The world’s number five diversified mining company, Anglo American announced a “radical portfolio restructuring” a month ago. The company with roots going back more than a hundred years to South Africa’s gold and diamond fields said it would cut around 85,000 employees, almost two-thirds of its workforce.
London-listed Anglo also said it’s reducing the number of mines it operates from 55 to the “low 20s”. According to CEO Mark Cutifani Anglo would focus on diamonds, copper and platinum because of better long-term potential. Only cash-producing (good luck with that) nickel, coal and iron ore assets will be kept in its portfolio.
The continuing rout in metals prices, renewed weakness in iron ore and a darkening outlook for diamonds (once Anglo’s secret diversification weapon) are convincing investors – already unhappy about slashed dividends – even these cutbacks may not be enough.
Anglo’s ADRs (OTCMKTS:NGLOY) trading in New York plummeted more than 10% on Thursday. The counter is now trading an eye-watering 80% below its level a year ago, falling to less than $5 billion in market cap. Debt is in the region of $13 billion.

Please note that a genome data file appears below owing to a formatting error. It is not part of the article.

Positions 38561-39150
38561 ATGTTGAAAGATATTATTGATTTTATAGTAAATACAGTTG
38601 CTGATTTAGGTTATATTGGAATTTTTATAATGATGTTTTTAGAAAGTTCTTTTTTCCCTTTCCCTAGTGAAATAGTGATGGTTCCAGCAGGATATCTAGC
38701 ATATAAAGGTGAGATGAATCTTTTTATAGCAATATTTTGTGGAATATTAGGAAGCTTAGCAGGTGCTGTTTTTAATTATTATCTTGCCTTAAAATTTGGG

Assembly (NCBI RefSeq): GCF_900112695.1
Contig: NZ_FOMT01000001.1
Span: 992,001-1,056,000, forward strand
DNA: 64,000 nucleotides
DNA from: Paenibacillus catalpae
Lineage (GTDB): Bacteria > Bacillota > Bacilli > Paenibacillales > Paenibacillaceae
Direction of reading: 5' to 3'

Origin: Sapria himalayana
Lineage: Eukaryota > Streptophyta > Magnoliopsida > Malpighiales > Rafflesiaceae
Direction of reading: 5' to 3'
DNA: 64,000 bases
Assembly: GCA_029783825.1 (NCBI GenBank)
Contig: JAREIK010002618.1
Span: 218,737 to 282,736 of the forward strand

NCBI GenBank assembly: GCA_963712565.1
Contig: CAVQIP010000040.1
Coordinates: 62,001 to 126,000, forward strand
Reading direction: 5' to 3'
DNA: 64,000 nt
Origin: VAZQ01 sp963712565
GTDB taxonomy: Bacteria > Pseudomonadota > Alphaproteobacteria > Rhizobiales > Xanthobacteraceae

In a curious bit of pre-emption Anglo’s largest shareholder, South Africa’s Public Investment Corporation which manages state pensions and owns 9% of the company, warned management on Thursday not come looking for more cash.
“The board and management of any company should first explore all cost-cutting options available to it in order to ensure the future of the company, before engaging with shareholders for a financial injection to salvage the company,” PIC said in an e-mailed statement quoted by Bloomberg.
Cutifani has vowed not to tap shareholders for an injection, but judging by today’s sell-off where Anglo was once again the worst performer in a pretty dismal field, investors are betting deeper discounts on the share may be in the offing.
Apart from a sudden rebound in commodity prices (aka divine intervention) and barring extending a begging bowl, how can Anglo feasibly recover?
The company has already learned that the first cut isn’t always the deepest. But anything more radical than what is already underway would begin to look a lot like a break-up of one of mining’s marquee names.